How Long Does it Take to get a Degree in Criminal Justice

I get this question a lot: how long does it take to get a degree in Criminal Justice? Well, that all depends on which degree level you are thinking of conquering. Is it an Associates, a Bachelors, a Masters, or a PhD? Are you taking this degree at a traditional college / university campus? Or, is the CJ degree program offered primarily at an online college?

Here’s the answer based on an average of the expected completion time frame:

Associates Degree in Criminal Justice

  • Traditional
    • 1 and 1/2 years with a maxed-out class load – super-full-time: at or above 16 credits
    • 2 years is the norm – usually full time: 12 credits or more
    • 2 and 1/2 years, or more – usually part time: below 12 credits
  • Online
    • 1 to 2 years depending on the school – usually one cannot manipulate the program to go faster or slower – but, there are exceptions to this general rule

Bachelors Degree in Criminal Justice

  • Traditional
    • 3 to 3 and 1/2 years with a maxed-out class load – super-full-time: at or above 16 credits
    • 4 years is the norm – usually full time: 12 credits or more
    • 4 and 1/2 to 5 and 1/2  years, or more – usually part time: below 12 credits
  • Online
    • 2 and 1/2 to 4 years depending on the school – usually one cannot manipulate the program to go faster or slower – but, there are exceptions to this general rule

Masters Degree in Criminal Justice

  • Traditional
    • 1 and 1/2 to 2 years with a maxed-out class load – super-full-time: may depend on the school, prior permission may be required
    • 2 to 3 years is the norm – usually full time: may depend on the school
    • 3 and 1/2 to 5 years , or more – usually part time: may depend on the school, prior permission may be required
  • Online
    • 1 to 2 and 1/2 years depending on the school – usually one cannot manipulate the program to go faster or slower – but, there are exceptions to this general rule

PhD / Doctorate Degree in Criminal Justice

  • Traditional
    • 2 and 1/2 to 3 and 1/2 – with a Masters degree in CJ or prior permission to take on higher class load, usually the former expedites the doctorate.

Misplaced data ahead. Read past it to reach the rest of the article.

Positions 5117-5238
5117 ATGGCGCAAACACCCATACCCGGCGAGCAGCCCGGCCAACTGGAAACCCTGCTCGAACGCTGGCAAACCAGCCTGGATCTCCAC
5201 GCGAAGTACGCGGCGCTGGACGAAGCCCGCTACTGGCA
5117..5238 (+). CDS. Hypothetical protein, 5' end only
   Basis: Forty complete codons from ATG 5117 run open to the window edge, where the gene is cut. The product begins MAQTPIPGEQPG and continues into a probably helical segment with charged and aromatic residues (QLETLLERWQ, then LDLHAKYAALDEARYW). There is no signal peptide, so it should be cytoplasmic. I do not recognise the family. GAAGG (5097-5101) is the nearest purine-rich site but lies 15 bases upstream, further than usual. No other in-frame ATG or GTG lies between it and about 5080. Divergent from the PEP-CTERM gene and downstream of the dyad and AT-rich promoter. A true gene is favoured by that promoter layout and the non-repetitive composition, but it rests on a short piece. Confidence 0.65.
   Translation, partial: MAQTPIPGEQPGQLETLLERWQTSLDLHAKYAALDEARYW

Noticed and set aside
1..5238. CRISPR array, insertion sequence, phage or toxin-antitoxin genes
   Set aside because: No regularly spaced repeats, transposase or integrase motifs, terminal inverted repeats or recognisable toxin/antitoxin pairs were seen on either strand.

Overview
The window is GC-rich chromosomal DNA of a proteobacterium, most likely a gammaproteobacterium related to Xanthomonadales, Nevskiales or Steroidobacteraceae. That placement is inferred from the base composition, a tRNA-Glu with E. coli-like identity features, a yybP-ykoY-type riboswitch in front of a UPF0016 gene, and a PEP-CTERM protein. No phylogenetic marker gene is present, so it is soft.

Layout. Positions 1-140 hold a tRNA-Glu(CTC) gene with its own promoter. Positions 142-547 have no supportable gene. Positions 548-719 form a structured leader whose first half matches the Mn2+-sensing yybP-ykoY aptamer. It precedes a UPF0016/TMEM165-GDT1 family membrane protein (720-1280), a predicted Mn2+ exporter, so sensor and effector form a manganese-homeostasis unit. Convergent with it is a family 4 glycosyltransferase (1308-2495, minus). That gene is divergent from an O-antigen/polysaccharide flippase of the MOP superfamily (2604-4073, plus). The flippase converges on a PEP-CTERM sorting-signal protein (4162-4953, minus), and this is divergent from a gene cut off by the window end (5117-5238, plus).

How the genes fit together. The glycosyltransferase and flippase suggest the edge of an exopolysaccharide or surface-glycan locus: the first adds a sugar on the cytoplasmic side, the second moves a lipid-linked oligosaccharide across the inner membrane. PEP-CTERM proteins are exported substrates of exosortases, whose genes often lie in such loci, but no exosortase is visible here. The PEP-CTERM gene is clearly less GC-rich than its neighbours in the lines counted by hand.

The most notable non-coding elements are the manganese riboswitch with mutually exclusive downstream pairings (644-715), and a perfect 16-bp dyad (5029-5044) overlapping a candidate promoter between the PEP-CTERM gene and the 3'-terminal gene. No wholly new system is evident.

• 4 to 5 years is the norm – usually full time: the length of the degree may depend on the school
    • 5 to 6 years, or more – usually part time or a class a time: colleges and universities often cap their PhD program at 5 years, prior permission may be required
  • Online
    • 2 and 1/2 to 4 years depending on the school – usually one cannot manipulate the program to go faster or slower -but, there are exceptions to this general rule

I hope this helps you. Just remember that you can, if you would like to, shorten or lengthen the journey to your degree. Usually it takes a little initiative, but it pays dividends down the road. Good luck!

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Article written by Radek Gadek

Radek holds a Master’s degree in Criminal Justice from Boston University. He is currently doing consulting work and runs this blog to provide relevant information on criminal justice degrees, colleges and related careers.

10 comments… add one
  • jane doe

    thanks this really helped

  • alondra

    thanks. this helped a lot

  • Alexis

    nope didnt help i droped out like a dumbie !!!!!

  • Abbie

    Thank You , this helped clarify quite a bit

  • yello

    Interesting stuff, i think that 2-3 hours of homework per day would also help, reading can consume some time so i would say a nice and relaxed study of 3-4 hours a day will ultimately give you the best end results and your effort will pay offfff, at minimum 2 hours a day should be devoted.

    • Radek M. Gadek

      I agree

  • Christian morgan

    This helped a lot!!!!! Thanks

  • jennifer

    thank you sooooooooooooooooooooooooooooooooooooo much ;)

  • Carlos

    This is some interesting stuff, I’m still 15 but it doesn’t hurt to be informed ahead of time.

  • Jennifer G

    Thanks for the info, hopefully I gef my bs by 2016 (:

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